Leadership of the 8th Fighter Wing and Seventh Air Forces officially broke ground for a new dining facility at Kunsan Air Base, Republic of Korea, March 23, 2022.
“Thank you for joining us here, for what is truly a momentous occasion for the Wolf Pack,” said Col. Robert “Falcon” Bartlow, 8th Mission Support Group commander. “If you look back 15 months ago… there was a lot of uncertainty surrounding the capability of the Wolf Pack being able to feed its force.”
The uncertainty stemmed from long-term wear and tear of the facility. Things from ceiling leaks, floor damage and electrical tripping, temporarily shut down the O’Malley Dining Facility amid Winter of 2020.
Constructed in 1985, O’Malley sits 276 at once, services 2,700 personnel, delivering 1,500 meals per day and 500,000 meals annually. As the hub for Wolf Pack Airmen, and their sustenance, even a temporary closure has a major impact.
“Fast-forward to today…we can officially begin to recognize the construction for our new DFAC,” Bartlow said. “[This is] going to improve the quality of life of our Airmen, it’s going to give them a significant upgrade in where the majority of our Airmen go to get their three square meals a day.”
The O’Malley DFAC is run by 21 U.S. military and 72 Korean cooks and mess attendance members. However, the amount of people who came together in the development and execution of the new Dining Facility’s construction are even greater in number.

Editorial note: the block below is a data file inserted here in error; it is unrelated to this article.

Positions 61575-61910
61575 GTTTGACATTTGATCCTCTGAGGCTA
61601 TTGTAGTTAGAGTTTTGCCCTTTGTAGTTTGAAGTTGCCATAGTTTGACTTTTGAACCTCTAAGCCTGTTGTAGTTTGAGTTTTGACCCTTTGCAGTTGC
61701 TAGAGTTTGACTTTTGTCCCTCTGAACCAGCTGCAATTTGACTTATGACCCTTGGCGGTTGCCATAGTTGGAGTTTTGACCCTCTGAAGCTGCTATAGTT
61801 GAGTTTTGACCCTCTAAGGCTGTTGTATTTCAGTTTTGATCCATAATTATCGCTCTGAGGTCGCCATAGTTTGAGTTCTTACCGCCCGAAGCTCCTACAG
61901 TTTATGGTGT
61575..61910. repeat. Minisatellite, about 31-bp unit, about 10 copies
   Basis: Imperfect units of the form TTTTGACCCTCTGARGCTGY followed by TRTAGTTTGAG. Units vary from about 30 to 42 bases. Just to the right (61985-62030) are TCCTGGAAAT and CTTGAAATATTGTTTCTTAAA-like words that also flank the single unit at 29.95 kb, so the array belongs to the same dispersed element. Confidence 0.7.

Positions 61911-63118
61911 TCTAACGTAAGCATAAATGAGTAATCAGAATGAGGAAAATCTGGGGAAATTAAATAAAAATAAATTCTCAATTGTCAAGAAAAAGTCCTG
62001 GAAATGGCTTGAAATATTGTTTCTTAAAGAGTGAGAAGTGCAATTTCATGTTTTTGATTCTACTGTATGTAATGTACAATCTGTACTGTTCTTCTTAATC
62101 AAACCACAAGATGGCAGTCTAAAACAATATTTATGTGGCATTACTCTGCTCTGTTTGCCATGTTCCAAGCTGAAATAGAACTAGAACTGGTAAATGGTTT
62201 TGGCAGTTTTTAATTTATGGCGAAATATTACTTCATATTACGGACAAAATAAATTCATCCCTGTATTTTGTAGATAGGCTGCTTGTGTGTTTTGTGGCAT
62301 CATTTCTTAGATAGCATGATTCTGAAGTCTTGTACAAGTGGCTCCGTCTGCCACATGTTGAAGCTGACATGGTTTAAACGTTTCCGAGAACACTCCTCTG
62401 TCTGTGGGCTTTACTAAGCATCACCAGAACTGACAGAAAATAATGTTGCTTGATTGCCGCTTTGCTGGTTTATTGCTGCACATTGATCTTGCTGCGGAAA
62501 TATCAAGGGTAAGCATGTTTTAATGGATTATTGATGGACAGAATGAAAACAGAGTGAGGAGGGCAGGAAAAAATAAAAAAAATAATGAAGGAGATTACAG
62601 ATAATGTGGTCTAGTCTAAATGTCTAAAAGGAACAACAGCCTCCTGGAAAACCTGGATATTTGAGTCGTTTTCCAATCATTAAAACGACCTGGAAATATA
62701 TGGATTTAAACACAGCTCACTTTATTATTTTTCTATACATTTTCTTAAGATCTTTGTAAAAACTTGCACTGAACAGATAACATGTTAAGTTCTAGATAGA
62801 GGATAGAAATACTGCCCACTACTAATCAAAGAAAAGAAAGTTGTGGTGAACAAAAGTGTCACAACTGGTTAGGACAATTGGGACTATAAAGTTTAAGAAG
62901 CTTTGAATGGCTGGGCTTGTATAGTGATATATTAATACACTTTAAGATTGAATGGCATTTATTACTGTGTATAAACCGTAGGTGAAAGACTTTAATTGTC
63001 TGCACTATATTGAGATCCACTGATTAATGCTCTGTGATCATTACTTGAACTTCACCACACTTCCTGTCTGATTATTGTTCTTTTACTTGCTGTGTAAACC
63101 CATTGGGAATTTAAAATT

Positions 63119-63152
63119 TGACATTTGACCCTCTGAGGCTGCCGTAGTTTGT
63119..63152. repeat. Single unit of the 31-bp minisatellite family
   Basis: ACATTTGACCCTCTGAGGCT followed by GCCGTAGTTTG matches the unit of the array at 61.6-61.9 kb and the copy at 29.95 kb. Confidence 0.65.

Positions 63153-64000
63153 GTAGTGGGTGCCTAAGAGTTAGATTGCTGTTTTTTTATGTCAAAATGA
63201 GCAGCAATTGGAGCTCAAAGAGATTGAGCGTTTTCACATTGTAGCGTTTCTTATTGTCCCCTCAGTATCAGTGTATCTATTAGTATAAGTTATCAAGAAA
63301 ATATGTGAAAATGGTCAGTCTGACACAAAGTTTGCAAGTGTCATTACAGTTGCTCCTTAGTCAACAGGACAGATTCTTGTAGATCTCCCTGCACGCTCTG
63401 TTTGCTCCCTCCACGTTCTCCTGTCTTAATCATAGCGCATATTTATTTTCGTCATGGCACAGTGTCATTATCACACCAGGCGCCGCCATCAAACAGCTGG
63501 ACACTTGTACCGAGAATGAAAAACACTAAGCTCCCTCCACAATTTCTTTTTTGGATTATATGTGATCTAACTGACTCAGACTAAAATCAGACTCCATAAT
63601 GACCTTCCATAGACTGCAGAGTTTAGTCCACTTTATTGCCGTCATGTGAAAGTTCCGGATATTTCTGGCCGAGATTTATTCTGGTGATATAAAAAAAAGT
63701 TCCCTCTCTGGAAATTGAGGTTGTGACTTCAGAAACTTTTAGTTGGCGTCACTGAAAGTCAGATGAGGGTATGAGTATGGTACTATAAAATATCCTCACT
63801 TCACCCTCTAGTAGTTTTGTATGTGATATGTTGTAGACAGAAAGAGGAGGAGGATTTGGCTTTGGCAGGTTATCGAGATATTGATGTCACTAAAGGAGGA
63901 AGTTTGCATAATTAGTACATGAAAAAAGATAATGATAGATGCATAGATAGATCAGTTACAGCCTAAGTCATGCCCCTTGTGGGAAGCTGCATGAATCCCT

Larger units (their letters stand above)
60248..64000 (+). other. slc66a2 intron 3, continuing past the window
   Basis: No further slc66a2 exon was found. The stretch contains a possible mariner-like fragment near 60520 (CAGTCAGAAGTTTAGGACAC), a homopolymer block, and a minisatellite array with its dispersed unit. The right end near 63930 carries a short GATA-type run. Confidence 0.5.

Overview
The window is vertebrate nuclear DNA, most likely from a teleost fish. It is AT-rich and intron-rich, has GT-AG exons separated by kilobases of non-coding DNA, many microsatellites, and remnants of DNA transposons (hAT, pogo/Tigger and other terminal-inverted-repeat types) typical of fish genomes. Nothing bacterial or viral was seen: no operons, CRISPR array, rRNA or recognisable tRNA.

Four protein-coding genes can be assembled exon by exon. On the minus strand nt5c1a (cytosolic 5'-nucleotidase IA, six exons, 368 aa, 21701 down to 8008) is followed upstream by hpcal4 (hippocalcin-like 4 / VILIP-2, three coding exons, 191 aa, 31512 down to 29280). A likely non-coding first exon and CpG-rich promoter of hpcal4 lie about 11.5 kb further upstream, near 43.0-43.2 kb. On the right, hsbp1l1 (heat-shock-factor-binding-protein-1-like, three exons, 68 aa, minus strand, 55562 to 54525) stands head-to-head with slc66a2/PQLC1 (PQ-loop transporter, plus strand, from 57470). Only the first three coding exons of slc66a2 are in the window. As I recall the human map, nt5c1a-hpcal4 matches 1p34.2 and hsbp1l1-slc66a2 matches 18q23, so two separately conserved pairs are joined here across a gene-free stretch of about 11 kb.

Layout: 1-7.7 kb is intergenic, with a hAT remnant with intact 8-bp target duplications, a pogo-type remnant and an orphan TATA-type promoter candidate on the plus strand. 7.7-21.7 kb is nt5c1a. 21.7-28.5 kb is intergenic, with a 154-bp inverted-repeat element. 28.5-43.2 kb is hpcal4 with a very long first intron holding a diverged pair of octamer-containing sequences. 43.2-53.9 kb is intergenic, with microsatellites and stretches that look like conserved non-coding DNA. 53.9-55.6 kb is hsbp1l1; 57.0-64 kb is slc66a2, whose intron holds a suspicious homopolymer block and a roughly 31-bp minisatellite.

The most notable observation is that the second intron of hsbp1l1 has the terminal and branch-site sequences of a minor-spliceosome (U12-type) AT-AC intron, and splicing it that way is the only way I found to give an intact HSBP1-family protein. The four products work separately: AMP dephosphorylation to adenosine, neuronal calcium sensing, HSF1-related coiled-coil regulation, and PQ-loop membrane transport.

“It’s team Kunsan at its finest, and the reasons go back a long ways…” said Col. John B. “Wolf” Gallemore, 8th Fighter Wing commander. “Not long after Lt. Gen. Pleus, “Wolf 51,” was in this same seat, was when the wheels started in motion. Here we are, almost a decade later. Thanks to really, the previous ten teams for making this happen.”
The 8th Force Support Squadron, 8th Civil Engineer Squadron, 7th AF staff and the Army Corps of Engineers – Far East District, dedicated years of work to this project. However, the support our host-nation partners provided was absolutely crucial to making the new DFAC’s construction possible.
The DFAC project, in its entire $21.5 million, was made a reality thanks to the Republic of Korea Funded Construction program, which is designed to offset USFK’s costs in the Republic of Korea for units who have critical construction requirements.
“We can do a lot, but without the funding, and without the support of the host nation we can’t do all of the things we can do,” Gallemore said.
Side-by-side, at approximately 1:38 p.m. the team of leaders representing the years of partnership broke ground on the future, 700-seat hub of Wolf Pack dining and readiness.
“We’ve been living in a 1980’s facility, which is cool if you’re having a 1980’s party, but it’s not in 2022,” Gallemore said. “When you have a combat mission and you’re trying to retain combat-mission readiness.
“This new facility will take us into that next generation, and enable the Wolf Pack to not only be ready to Accept Follow-On Forces, but to take the Fight North.”
The new dining facility is expected to be completed by September 11, 2024.